By Ray O’Hanlon
With Continental Airlines poised to launch its scheduled passenger flights to Ireland out of Newark airport in New Jersey, the Houston, Texas-based carrier has already signaled that it intends to give Aer Lingus a flight for its money.
Continental’s service to Shannon and Dublin takes wings on June 15. Aer Lingus launched its full-scale service linking Newark and Ireland in March.
But the Irish carrier’s three-month headstart hit turbulence this week with Continental offering fares that could send a typical family of four to Ireland in late June for close to a thousand dollars less than Aer Lingus.
The savings are maximized if the destination is Dublin as opposed to Shannon.
Comparative prices for a return flight to Dublin out of Newark reveal that Aer Lingus is this week charging $2,722 while, Continental’s price for two adults and two children is $1,764.
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Ironically, the sharp price differential seems to have been spurred by an Aer Lingus decision to cut adult return fares to Shannon by $200 for a limited period.
“Continental responded by cutting fares to both Shannon and Dublin. Aer Lingus did not apply its cut to Dublin,” a travel industry source told the Echo.
While the initial price cuts were aimed at adult passengers, the real savings for Ireland-bound passengers are to be found in children’s fares.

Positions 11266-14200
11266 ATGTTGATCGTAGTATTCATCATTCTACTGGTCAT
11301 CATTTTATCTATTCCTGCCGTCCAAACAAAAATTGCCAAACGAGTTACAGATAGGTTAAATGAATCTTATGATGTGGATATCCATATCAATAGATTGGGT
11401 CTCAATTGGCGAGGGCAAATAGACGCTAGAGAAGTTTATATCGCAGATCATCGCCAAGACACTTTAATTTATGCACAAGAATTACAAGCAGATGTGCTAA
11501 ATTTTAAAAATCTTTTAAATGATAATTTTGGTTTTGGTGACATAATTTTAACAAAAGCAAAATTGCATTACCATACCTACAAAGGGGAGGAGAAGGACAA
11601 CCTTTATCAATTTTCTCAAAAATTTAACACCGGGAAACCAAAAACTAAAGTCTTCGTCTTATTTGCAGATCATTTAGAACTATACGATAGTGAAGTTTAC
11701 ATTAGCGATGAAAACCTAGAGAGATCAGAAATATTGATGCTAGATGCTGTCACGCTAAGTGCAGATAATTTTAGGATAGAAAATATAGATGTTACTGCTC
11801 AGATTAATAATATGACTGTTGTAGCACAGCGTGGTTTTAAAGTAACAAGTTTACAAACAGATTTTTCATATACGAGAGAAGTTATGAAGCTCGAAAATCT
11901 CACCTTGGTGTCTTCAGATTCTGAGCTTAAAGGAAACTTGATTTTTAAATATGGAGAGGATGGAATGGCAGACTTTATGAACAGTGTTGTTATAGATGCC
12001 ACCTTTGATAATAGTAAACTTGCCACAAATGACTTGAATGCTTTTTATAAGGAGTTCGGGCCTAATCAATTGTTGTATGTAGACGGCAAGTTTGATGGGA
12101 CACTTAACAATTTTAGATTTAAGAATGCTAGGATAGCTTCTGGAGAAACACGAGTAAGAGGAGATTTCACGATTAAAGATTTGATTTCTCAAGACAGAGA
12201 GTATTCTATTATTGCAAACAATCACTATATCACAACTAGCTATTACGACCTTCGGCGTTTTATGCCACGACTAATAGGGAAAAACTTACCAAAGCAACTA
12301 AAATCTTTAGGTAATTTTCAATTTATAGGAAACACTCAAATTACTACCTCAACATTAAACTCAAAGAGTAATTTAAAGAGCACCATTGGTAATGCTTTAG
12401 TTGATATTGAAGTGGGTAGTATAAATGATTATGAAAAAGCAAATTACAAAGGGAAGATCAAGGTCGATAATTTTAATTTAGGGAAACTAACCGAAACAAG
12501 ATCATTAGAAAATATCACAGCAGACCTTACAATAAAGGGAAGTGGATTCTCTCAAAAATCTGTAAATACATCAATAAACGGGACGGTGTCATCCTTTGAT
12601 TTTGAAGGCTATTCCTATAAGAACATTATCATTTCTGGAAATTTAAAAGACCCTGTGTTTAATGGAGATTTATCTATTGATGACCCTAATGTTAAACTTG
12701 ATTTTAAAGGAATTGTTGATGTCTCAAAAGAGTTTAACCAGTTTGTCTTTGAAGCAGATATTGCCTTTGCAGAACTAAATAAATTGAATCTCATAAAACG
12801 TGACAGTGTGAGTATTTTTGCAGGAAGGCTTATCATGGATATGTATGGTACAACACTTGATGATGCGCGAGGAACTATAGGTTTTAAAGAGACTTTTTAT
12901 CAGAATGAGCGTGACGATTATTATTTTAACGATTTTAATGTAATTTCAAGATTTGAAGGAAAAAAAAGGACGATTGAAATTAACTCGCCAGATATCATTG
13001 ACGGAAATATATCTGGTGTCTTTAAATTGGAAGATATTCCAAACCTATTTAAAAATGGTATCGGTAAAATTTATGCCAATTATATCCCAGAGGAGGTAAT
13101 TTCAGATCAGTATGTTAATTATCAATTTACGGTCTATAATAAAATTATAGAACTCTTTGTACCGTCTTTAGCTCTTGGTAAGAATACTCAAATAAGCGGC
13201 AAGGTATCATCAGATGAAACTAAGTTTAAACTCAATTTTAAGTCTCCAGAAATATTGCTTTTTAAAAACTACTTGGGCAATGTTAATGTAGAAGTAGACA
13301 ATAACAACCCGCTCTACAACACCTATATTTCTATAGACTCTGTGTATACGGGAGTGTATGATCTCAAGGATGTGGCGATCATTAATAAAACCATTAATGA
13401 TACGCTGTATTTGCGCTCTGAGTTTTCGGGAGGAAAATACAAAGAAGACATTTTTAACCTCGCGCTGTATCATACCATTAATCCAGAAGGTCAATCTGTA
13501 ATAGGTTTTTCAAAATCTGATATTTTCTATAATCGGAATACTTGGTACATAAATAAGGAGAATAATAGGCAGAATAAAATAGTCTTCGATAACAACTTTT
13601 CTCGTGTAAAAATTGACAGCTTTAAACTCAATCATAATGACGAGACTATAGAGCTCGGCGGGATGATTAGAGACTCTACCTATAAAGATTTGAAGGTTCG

A comparison drawn this week between both airlines for a return flight from Newark to Dublin revealed that while Aer Lingus was charging an under 12 price of $563, Continental was charging $284 roundtrip.
Another peculiar twist to the tale is that in a reflection of the oft- confusing picture faced by consumers when its comes to airline ticket prices, neither Aer Lingus nor Continental seemed to be aware of the price difference between them when first contacted by the Echo.
Both Aer Lingus and Continental have seen their fortunes rebound in recent years after protracted problems.
Aer Lingus is expecting to fly a million passengers across the Atlantic this year for the first time in its history. Five years ago, the carrier faced bankruptcy.
Continental, too, has had its financial woes in recent years and was in fact a former partner – together with defunct Eastern Airlines – with Aer Lingus in a no longer operational frequent flyer program.
When the Echo first reported last October that Continental was planning to fly to Ireland out of Newark, a spokeswoman indicated that the U.S. carrier saw itself as entering a genuinely competitive situation with the Irish airline.
The same view was reflected several months later by Aer Lingus executive vice president for North America, Jack Foley.
“We’ll be competing with a very big airline but we have a couple of arrows in our quiver,” Foley said in late January.